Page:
The Ballon Bleu de Cartier was introduced in 2007 and was immediately a favorite among Cartier fans who reveled in its inimitable shape. The bold Roman numerals and mother-of-pearl dial are beautifully in step with classic Cartier watches. However, the signature sapphire cabochon crown, housed by the integrated crown, give the Ballon Bleu de Cartier its distinguishing rounded shape. Although it’s one of the newcomers to the Cartier watch lineup, the Cartier Ballon Bleu ranks as one of the brand’s all-time best-sellers and is on par to grow into a classic akin to the Cartier Tank and Santos watches.
Cartier Rotonde Central Chronograph
In 2009, Cartier released the Rotonde Central Chronograph. This was a ground-breaking watch for Cartier and includes the maison’s most advanced movement. This innovative watch layers the hour and minute hands below a disk for reading elapsed chronograph minutes and the seconds hand. The brilliantly simple design—with only the tips of the hour and minutes hand visible beneath the chronograph disk—means the chronograph is never obscured.
The Rotonde Astrotourbillon was debuted in 2010 to great fanfare for its mind-bending tourbillon. While traditional tourbillon movements rotate around its own axis, the tourbillon of the Cartier Rotonde Astrotourbillon beautifully travels around the entire movement once every minute. The result is a mesmerizing watch that became one of the brand’s marquee pieces that year.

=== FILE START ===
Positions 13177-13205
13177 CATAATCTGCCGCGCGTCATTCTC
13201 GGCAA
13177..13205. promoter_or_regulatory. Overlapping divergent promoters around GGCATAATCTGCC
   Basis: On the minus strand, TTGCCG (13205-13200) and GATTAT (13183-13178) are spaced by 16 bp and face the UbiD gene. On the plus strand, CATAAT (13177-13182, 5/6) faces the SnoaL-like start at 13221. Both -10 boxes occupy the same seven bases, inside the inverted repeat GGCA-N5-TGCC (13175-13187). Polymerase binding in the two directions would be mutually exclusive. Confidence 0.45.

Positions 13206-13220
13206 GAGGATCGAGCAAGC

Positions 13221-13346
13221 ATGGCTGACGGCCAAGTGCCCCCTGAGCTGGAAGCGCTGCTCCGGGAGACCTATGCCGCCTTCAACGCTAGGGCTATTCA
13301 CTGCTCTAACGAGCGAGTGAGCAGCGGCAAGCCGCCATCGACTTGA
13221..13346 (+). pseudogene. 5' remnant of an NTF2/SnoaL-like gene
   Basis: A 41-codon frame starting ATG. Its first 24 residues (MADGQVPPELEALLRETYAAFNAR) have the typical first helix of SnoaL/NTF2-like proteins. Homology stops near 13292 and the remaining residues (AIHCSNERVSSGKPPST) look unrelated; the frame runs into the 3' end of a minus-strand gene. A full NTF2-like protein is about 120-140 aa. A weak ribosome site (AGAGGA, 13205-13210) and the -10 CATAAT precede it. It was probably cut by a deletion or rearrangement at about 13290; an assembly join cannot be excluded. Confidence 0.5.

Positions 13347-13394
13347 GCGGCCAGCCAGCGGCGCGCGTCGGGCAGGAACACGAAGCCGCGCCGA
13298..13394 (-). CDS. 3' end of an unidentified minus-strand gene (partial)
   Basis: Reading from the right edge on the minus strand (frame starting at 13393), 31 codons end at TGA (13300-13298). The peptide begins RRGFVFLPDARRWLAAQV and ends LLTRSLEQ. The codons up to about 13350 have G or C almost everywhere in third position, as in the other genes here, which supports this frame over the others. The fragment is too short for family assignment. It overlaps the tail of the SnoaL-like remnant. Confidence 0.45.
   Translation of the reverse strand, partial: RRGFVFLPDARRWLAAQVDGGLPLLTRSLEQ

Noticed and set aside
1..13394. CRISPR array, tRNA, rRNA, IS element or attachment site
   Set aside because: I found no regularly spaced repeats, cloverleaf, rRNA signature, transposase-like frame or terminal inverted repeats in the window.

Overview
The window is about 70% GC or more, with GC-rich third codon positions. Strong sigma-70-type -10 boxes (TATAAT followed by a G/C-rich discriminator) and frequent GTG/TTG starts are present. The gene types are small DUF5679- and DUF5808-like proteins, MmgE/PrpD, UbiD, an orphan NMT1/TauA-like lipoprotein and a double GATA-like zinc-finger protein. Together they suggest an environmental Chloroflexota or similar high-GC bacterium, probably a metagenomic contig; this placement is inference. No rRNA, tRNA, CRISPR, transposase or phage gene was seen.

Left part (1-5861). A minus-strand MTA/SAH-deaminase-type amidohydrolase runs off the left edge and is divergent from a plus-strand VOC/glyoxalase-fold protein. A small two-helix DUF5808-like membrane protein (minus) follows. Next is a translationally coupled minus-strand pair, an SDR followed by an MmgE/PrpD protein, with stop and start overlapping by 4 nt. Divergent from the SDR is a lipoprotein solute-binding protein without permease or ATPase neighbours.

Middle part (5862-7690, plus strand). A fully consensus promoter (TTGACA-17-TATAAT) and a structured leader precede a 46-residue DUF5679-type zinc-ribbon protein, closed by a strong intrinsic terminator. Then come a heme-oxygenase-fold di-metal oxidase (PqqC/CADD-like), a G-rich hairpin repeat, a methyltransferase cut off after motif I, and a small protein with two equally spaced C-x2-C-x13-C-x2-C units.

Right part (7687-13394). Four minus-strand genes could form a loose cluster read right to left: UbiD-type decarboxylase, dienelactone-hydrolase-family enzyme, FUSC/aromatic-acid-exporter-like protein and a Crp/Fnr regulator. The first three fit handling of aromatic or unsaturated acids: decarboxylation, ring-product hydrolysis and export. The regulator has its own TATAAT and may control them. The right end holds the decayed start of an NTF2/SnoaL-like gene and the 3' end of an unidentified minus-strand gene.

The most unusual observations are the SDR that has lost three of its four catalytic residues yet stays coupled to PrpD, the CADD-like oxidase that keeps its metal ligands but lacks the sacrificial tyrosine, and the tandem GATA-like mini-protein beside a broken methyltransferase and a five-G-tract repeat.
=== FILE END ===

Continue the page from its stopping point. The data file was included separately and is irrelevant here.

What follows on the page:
And in 2011, Cartier introduced the Rotonde Astrorégulateur. Described as a “gravity-defying” watch, the Rotonde Astrorégulateur de Cartier is outfitted with a 9800 MC calibre which counteracts the effects gravity has on a traditional watch’s accuracy. Cartier holds four patents for the Rotonde Astrorégulateur’s mechanism and this incredibly complex movement requires five times as many components as a traditional tourbillon.
Calibre de Cartier
To appeal to male shoppers, Cartier developed the Calibre de Cartier in 2010. The weighty Calibre de Cartier Chronograph is the very first (in the brand’s long history) in-house self-winding chronograph and established Cartier as a formidable luxury watch-maker.
Drive de Cartier
In 2016, the Drive de Cartier was released. Again, marketed primarily to men, the hefty Cartier Drive watch was inspired by a vintage automobile. It boasts an elegant rounded shape and includes Cartier’s signature design flourishes: the guilloche pattern on the dial, blue sword-shaped hands, and a sapphire cabochon crown.